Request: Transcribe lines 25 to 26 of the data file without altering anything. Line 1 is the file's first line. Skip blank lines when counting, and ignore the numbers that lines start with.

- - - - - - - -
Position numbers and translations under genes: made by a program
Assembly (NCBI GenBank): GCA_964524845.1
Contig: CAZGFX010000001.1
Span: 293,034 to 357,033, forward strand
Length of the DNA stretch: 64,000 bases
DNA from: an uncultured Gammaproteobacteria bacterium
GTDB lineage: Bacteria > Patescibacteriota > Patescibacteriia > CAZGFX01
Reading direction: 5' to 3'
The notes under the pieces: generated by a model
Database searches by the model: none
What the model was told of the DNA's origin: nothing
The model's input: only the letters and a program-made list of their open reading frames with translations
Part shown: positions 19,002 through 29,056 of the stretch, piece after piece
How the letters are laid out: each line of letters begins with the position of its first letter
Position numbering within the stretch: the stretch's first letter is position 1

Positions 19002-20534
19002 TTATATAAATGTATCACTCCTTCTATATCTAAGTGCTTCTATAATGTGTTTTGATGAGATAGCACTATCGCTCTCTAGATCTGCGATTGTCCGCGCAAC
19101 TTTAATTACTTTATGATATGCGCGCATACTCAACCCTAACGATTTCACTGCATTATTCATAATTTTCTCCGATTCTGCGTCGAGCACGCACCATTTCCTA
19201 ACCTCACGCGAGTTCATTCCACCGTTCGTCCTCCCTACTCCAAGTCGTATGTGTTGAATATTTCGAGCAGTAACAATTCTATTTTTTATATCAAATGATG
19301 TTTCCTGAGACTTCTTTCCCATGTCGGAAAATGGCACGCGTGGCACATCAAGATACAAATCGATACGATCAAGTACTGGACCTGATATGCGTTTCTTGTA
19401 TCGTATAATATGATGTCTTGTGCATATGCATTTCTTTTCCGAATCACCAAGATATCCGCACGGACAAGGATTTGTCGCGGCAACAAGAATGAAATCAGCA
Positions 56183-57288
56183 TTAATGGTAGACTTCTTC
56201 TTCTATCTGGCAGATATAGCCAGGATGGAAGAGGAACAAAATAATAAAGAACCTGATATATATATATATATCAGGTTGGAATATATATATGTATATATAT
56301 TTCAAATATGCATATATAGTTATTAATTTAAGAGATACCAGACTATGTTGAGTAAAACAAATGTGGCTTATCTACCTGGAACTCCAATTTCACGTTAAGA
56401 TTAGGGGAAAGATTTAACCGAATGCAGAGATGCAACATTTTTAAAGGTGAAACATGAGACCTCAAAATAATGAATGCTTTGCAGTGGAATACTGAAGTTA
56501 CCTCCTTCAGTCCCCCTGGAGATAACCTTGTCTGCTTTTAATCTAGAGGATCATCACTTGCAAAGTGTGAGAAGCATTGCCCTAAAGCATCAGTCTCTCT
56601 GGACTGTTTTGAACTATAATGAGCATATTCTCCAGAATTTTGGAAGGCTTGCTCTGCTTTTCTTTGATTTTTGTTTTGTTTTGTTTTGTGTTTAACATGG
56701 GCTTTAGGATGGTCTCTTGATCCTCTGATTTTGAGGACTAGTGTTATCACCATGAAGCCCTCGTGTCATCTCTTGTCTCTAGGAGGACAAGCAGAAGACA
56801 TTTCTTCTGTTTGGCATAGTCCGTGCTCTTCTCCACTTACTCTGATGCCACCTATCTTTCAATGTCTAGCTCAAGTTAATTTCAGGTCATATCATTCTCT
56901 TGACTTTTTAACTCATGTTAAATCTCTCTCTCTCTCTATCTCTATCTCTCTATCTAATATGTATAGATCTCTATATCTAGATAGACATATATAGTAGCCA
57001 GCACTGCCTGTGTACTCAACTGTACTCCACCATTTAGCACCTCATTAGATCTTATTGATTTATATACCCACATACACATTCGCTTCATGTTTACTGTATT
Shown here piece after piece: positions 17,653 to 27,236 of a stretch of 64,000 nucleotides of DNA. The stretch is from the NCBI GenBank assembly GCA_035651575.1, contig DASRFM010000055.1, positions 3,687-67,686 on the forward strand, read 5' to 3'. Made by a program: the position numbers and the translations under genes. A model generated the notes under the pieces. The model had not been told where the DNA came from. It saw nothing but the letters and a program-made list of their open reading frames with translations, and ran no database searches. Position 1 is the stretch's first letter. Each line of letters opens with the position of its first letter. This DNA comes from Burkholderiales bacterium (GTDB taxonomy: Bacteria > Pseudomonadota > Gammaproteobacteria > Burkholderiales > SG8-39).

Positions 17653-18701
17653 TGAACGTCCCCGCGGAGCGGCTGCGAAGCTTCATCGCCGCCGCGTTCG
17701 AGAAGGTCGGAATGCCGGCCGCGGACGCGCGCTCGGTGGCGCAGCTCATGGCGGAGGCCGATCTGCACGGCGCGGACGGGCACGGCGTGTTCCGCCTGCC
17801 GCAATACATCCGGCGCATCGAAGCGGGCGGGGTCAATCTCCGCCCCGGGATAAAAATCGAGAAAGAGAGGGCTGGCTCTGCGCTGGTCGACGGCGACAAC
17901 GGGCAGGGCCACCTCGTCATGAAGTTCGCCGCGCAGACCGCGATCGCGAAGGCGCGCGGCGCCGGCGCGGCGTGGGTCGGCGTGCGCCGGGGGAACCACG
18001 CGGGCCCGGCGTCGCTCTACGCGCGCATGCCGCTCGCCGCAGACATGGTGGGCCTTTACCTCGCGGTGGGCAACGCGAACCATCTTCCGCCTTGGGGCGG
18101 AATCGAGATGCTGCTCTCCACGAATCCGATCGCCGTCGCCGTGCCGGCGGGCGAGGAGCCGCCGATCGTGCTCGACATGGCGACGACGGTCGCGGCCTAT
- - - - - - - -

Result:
56301 TTCAAATATGCATATATAGTTATTAATTTAAGAGATACCAGACTATGTTGAGTAAAACAAATGTGGCTTATCTACCTGGAACTCCAATTTCACGTTAAGA
56401 TTAGGGGAAAGATTTAACCGAATGCAGAGATGCAACATTTTTAAAGGTGAAACATGAGACCTCAAAATAATGAATGCTTTGCAGTGGAATACTGAAGTTA